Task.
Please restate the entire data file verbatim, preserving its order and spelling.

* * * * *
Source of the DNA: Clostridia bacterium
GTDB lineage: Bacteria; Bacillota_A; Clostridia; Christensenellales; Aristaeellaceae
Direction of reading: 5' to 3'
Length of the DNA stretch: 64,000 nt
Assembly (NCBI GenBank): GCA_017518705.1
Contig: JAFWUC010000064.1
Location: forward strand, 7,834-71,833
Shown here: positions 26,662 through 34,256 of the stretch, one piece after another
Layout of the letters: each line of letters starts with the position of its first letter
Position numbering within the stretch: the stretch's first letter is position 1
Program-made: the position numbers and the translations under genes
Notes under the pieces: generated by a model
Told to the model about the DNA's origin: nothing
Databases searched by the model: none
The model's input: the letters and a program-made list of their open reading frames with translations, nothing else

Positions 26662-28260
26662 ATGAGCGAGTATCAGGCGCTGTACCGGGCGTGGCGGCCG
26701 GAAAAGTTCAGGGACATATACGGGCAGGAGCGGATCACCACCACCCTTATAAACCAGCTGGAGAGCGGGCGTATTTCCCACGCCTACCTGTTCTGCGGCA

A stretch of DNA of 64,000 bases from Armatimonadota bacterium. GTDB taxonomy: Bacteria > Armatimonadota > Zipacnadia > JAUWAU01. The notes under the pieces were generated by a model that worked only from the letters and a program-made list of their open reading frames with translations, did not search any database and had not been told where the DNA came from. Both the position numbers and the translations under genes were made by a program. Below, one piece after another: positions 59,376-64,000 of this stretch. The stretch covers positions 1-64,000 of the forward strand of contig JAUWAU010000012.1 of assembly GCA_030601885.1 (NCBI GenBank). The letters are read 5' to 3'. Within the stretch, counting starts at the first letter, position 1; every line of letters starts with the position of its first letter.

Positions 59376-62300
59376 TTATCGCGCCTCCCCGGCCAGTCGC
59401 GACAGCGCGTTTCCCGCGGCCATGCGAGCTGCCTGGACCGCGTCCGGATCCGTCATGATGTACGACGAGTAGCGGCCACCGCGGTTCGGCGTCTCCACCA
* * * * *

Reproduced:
Source of the DNA: Clostridia bacterium
GTDB lineage: Bacteria; Bacillota_A; Clostridia; Christensenellales; Aristaeellaceae
Direction of reading: 5' to 3'
Length of the DNA stretch: 64,000 nt
Assembly (NCBI GenBank): GCA_017518705.1
Contig: JAFWUC010000064.1
Location: forward strand, 7,834-71,833
Shown here: positions 26,662 through 34,256 of the stretch, one piece after another
Layout of the letters: each line of letters starts with the position of its first letter
Position numbering within the stretch: the stretch's first letter is position 1
Program-made: the position numbers and the translations under genes
Notes under the pieces: generated by a model
Told to the model about the DNA's origin: nothing
Databases searched by the model: none
The model's input: the letters and a program-made list of their open reading frames with translations, nothing else

Positions 26662-28260
26662 ATGAGCGAGTATCAGGCGCTGTACCGGGCGTGGCGGCCG
26701 GAAAAGTTCAGGGACATATACGGGCAGGAGCGGATCACCACCACCCTTATAAACCAGCTGGAGAGCGGGCGTATTTCCCACGCCTACCTGTTCTGCGGCA

A stretch of DNA of 64,000 bases from Armatimonadota bacterium. GTDB taxonomy: Bacteria > Armatimonadota > Zipacnadia > JAUWAU01. The notes under the pieces were generated by a model that worked only from the letters and a program-made list of their open reading frames with translations, did not search any database and had not been told where the DNA came from. Both the position numbers and the translations under genes were made by a program. Below, one piece after another: positions 59,376-64,000 of this stretch. The stretch covers positions 1-64,000 of the forward strand of contig JAUWAU010000012.1 of assembly GCA_030601885.1 (NCBI GenBank). The letters are read 5' to 3'. Within the stretch, counting starts at the first letter, position 1; every line of letters starts with the position of its first letter.

Positions 59376-62300
59376 TTATCGCGCCTCCCCGGCCAGTCGC
59401 GACAGCGCGTTTCCCGCGGCCATGCGAGCTGCCTGGACCGCGTCCGGATCCGTCATGATGTACGACGAGTAGCGGCCACCGCGGTTCGGCGTCTCCACCA